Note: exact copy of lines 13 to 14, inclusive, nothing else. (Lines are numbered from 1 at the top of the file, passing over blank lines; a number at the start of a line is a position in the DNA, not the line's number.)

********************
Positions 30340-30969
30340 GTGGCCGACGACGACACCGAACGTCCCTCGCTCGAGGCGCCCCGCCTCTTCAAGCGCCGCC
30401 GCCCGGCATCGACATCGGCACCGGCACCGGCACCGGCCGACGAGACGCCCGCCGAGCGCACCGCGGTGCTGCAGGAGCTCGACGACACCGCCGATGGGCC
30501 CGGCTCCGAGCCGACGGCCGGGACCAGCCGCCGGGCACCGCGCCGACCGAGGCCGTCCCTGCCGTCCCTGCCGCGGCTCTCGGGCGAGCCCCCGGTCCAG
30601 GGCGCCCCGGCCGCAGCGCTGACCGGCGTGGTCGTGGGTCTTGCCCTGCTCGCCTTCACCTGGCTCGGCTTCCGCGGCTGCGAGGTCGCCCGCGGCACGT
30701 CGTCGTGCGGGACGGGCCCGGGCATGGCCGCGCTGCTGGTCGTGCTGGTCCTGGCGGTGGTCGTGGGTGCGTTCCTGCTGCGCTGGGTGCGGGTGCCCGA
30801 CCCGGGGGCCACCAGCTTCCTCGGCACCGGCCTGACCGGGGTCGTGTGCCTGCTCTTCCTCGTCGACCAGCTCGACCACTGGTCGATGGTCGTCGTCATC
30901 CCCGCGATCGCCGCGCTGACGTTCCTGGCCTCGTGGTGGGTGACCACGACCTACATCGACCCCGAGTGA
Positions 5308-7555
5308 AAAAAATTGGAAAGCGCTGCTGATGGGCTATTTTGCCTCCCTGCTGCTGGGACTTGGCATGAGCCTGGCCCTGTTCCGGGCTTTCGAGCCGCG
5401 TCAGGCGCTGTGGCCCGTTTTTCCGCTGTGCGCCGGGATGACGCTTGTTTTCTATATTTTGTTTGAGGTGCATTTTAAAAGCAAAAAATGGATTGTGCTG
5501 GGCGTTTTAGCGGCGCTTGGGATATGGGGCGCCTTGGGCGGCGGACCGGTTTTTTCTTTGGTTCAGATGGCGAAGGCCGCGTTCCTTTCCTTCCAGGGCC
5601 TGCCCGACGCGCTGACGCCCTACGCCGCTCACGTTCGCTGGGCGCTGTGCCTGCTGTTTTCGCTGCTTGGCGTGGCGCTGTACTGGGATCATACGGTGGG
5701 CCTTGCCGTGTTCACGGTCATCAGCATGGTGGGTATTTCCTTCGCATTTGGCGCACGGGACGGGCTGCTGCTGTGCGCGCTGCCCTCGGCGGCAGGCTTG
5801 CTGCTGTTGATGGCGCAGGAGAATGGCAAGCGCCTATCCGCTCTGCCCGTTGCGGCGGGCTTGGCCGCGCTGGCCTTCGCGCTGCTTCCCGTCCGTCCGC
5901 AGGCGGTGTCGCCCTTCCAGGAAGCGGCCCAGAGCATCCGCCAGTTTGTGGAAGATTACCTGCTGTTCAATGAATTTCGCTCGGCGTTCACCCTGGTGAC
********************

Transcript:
5601 TGCCCGACGCGCTGACGCCCTACGCCGCTCACGTTCGCTGGGCGCTGTGCCTGCTGTTTTCGCTGCTTGGCGTGGCGCTGTACTGGGATCATACGGTGGG
5701 CCTTGCCGTGTTCACGGTCATCAGCATGGTGGGTATTTCCTTCGCATTTGGCGCACGGGACGGGCTGCTGCTGTGCGCGCTGCCCTCGGCGGCAGGCTTG